What is it?

This item, an illuminated pedigree, is a family tree/genealogy which served to provide evidence of Henry VIII’s legitimacy as king of England. It expresses the line of succession to Henry all the way back to the Welsh king Cadwallyder (633-682), also known as Cadwaladr ap Cadwallon. Cadwallyder ruled as king of Gwynedd from around 655 to 682 AD, when he is said to have died of a plague. There is not much information recorded on the Welsh king, aside from the fact he was the “laste kynge of that blode,” before the pedigree begins connecting him to Henry VI, Henry VIII and Elizabeth I. There is no doubt left as to who the pedigree was attempting to legitimise.

The pedigree traces Henry’s lineage through such other rulers as Hugh Capet (d. 996), King of the Franks between 987 and 996, as well as William the Conqueror, Duke of Normandy. William ruled England between 1066 and 1087 after he had “slayne kynge harolde in the felde” and was succeeded by his son, William Rufus. The roll does not add much illuminating detail about each ruler, though tends to mention how they came to power, how they died, and any notable religious houses they founded.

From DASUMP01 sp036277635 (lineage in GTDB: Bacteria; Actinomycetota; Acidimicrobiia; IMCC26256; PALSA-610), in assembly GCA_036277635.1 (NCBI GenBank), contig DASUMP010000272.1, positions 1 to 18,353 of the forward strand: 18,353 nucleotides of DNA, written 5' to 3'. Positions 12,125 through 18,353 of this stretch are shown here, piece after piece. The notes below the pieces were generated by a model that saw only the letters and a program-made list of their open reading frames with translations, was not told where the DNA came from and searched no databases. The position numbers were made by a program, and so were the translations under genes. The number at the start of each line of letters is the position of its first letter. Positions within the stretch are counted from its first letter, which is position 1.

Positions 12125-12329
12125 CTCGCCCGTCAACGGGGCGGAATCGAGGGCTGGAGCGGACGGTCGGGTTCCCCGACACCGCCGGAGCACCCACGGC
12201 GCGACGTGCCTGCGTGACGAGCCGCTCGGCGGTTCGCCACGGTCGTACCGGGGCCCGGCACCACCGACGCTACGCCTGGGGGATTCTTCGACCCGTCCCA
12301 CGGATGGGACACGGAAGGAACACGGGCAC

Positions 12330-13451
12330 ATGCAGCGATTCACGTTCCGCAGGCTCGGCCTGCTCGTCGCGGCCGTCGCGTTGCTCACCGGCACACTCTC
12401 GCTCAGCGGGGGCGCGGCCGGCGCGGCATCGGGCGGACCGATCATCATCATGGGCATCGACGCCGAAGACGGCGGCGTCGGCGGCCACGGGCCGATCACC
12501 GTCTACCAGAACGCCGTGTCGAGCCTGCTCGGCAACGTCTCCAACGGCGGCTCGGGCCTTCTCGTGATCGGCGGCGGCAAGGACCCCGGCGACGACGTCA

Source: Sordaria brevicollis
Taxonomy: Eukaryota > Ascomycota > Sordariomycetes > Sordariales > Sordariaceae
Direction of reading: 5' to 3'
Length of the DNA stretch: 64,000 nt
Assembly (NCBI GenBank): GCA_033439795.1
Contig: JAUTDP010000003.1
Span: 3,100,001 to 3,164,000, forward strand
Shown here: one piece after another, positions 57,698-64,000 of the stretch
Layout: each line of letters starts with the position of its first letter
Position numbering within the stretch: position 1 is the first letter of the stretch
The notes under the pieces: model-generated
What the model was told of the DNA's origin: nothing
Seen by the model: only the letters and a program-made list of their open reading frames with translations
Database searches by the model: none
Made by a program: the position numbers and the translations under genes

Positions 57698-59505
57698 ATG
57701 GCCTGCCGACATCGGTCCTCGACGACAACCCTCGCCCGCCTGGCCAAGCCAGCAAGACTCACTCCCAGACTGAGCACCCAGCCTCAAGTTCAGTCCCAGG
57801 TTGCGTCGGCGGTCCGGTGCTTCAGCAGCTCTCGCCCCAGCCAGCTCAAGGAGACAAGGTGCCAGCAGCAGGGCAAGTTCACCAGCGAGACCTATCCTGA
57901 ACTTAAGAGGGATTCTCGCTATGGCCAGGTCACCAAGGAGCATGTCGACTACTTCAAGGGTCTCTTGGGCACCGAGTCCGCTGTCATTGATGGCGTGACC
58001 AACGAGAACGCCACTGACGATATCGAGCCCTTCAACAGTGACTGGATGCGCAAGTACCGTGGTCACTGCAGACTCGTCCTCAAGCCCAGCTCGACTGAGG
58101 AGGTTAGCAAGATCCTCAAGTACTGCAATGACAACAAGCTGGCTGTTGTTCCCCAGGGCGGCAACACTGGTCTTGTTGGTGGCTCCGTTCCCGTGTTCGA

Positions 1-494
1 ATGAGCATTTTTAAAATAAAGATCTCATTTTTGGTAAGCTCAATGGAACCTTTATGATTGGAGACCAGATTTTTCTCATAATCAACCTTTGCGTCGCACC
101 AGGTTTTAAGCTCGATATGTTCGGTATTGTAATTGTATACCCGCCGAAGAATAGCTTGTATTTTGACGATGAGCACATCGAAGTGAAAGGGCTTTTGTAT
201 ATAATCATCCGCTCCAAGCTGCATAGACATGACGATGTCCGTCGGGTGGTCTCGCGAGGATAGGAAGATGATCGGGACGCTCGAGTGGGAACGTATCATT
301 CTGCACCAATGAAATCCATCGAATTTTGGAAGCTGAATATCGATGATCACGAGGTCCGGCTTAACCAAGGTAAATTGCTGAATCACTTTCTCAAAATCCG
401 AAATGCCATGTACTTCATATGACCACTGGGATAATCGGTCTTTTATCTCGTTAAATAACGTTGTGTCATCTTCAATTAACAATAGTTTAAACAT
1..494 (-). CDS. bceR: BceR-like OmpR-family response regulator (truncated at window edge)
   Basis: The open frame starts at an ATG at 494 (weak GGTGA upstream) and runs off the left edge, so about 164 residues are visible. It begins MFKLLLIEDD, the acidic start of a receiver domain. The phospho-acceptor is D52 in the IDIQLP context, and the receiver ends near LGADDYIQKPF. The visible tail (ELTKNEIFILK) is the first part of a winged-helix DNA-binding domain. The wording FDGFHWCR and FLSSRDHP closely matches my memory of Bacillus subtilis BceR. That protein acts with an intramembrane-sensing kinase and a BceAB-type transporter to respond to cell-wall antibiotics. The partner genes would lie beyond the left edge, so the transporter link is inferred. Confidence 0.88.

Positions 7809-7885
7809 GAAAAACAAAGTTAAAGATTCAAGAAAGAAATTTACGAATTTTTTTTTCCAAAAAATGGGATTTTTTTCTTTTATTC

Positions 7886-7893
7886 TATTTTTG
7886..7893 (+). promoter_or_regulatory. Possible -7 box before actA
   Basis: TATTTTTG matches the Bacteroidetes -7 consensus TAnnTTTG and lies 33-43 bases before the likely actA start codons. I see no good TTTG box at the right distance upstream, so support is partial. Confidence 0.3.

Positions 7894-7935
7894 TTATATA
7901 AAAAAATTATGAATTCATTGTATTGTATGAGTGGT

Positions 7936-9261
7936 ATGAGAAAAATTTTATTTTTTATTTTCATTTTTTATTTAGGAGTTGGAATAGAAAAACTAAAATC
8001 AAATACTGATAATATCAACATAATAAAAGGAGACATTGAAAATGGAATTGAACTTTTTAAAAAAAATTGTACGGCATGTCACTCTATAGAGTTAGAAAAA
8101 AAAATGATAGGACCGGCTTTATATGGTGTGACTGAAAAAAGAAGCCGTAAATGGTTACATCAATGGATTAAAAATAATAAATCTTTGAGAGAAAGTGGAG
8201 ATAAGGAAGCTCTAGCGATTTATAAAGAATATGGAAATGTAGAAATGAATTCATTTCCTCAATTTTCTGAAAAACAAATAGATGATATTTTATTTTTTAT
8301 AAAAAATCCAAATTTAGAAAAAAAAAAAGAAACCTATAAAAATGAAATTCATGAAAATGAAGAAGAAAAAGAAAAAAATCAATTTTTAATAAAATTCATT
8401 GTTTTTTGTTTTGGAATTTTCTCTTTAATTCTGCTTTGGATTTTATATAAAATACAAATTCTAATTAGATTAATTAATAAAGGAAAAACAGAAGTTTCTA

The pedigree is dated internally as 1542, though on the outside is written “Pedigree of the Kings by Thomas Gardiner, Monke: 1564”. Alongside stitching and evidence of extra parchment being glued together, this may suggest that elements were added at different times, possibly by different people. The main author and artist of this piece does, however, seem to be Thomas Gardiner (or Gardyner), who was possibly the same monk of Westminster who wrote a chronicle of English history from Brutus to Henry VIII, called The Flowers of England.